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      Sweden to Chabad: No Jewish Homeschooling

      Religious freedom is at risk in Sweden, where the government is trying to force Chabad emissaries to send their children to public school.
      By Hana Levi Julian
      First Publish: 2/1/2012, 11:01 AM

      Gothenburg, Sweden
      Gothenburg, Sweden
      courtesy of Lubavitch.com

      Chabad-Lubavitch emissaries to Sweden have been threatened by the city of Gothenburg with thousands of dollars in fines for home schooling their children, as the Swedish government attempts to force this Jewish family to send its children to public school.

      On January 26, Rabbi Alexander Namdar and his wife Leah, representatives of the worldwide Chassidic movement to Sweden for the past 21 years, were served at their home with a notice by the Gothenburg school authorities.

      According to the notice, four of their children who currently study at an international online school must be delivered to a Swedish school by today (Wednesday). Failure to do so could result in a fine of 16000 crown - the equivalent of $2,400 -- per week.

      The children's education is not lacking by any means -- and they are not the first in the family to have been educated at home. Six of the family's 11 children also learned at home in their early years, and now live and study abroad at Jewish high schools, teaching seminaries and rabbinic colleges. All are pursuing careers in education.

      In addition to the international online school attended by the children -- and 500 of their classmates around the world -- the Namdar children are also receiving private tutoring. Their secular curriculum includes English, Swedish, mathematics, geography, science, music, art and gymnastics. All the children are fluent in English, Swedish and Yiddish, and can read Hebrew by age 5.

      The notice came following a change on January first in Sweden's law that tightened restrictions on home schooling. The amendment permits home schooling only in "extraordinary" circumstances -- and religious issues are explicitly excluded as a valid reason for home schooling one's child.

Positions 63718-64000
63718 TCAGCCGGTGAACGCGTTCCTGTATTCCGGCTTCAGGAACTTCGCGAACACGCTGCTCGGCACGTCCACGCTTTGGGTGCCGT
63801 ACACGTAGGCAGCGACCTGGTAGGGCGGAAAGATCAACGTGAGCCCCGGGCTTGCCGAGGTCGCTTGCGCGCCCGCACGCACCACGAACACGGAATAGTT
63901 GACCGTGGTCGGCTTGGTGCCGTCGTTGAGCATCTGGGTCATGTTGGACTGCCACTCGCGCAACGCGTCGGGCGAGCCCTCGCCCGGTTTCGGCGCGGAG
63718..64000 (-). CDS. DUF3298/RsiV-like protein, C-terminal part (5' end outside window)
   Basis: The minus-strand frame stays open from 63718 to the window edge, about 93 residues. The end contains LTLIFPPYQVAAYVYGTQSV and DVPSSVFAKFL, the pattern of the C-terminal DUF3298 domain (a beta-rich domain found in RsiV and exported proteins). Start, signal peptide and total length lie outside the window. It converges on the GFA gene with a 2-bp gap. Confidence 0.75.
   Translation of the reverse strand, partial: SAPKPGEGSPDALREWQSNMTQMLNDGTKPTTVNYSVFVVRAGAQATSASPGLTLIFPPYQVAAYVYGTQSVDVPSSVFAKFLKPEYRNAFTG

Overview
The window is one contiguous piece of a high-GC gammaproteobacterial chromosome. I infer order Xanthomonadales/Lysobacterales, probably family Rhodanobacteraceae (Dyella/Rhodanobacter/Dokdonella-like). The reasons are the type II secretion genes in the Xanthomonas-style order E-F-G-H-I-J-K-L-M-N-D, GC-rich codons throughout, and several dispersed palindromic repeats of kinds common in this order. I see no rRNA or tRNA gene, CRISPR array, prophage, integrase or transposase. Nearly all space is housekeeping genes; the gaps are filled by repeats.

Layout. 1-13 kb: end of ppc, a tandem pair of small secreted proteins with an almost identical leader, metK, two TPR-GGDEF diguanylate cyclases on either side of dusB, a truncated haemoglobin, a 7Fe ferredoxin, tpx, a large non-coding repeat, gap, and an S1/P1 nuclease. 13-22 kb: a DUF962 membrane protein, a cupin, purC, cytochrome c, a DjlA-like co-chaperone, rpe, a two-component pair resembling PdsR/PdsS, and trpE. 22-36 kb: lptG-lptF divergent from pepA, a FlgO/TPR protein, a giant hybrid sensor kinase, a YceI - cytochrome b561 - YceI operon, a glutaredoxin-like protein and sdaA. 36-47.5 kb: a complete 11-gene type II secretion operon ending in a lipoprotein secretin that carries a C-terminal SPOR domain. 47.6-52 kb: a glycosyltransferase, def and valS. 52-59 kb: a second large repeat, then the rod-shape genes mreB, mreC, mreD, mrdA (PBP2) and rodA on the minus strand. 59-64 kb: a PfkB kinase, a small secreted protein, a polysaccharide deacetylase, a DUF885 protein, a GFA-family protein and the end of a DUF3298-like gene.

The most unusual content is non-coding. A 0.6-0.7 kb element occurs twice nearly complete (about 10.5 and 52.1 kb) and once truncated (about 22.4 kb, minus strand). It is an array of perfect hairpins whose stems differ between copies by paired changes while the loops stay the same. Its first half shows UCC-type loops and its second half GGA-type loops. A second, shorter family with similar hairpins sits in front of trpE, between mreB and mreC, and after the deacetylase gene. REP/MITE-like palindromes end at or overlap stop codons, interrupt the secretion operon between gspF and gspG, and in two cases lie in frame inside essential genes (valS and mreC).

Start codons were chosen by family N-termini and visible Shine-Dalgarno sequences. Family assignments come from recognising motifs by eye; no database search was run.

Sweden does not tolerate differences very well, notes Leah Namdar. The longtime ban on shechita (Jewish ritual preparation of kosher meat), and recent laws tightening restrictions on Jewish ritual circumcision are warnings of what Leah Namdar said could become "the last battle against Communism."

      "We're two parents fighting city hall for the right to give our children a Jewish education," she told Lubavitch.com.

      The family's lawyer agrees: the Gothenburg v. Namdar case will be a critical test of Sweden's record on religious freedom, said attorney Richard Backenroth.

      The lawyer has been careful not to attribute the city's action to anti-Semitism. However, European Jewish Congress president Dr. Moshe Kantor recently noted that Sweden is the only nation within the European Union unwilling to discuss domestic anti-Semitism with the EJC. Anti-Semitism has risen in Sweden in recent years, along with a trend towards the extreme right. Jews in the city of Malmo in particular have begun to flee the community as a result of the rising trends.

      Backenroth, who is appealing the notice and the "exorbitant fine" that arrived while the case is still pending, told Lubavitch.com, "Sweden's schools cannot possibly accommodate the needs of the Namdar children with respect to their religious requirements."

      More ominously, forcing the Namdar children -- the only Orthodox Jews in the city -- to attend a Swedish school, could expose them to real danger, the movement warned. Swedish schools are notorious for their bullying problems and the children would become a certain target for anti-Semitic harassment.

      Guy Linderman, a Jewish citizen of Sweden, agrees the Namdar children need not attend Swedish schools.

      Active in politics while living in Sala, he told Lubavitch.com he had originally supported the new law when it was drafted years ago, but believes it should not be applied to the Namdars. The law, he said, was intended to ensure that Sweden's immigrant population was education, "many of who... had grown up illiterate, incapable of signing their names."

      The Namdar children, who he knows well, "are more educated than their Swedish peers," Linderman said. 

      "This is a stain on the reputation of a country that takes pride in equality as a fundamental value," said Rabbi Namdar. Both he and his wife said they regard education as their "highest priority."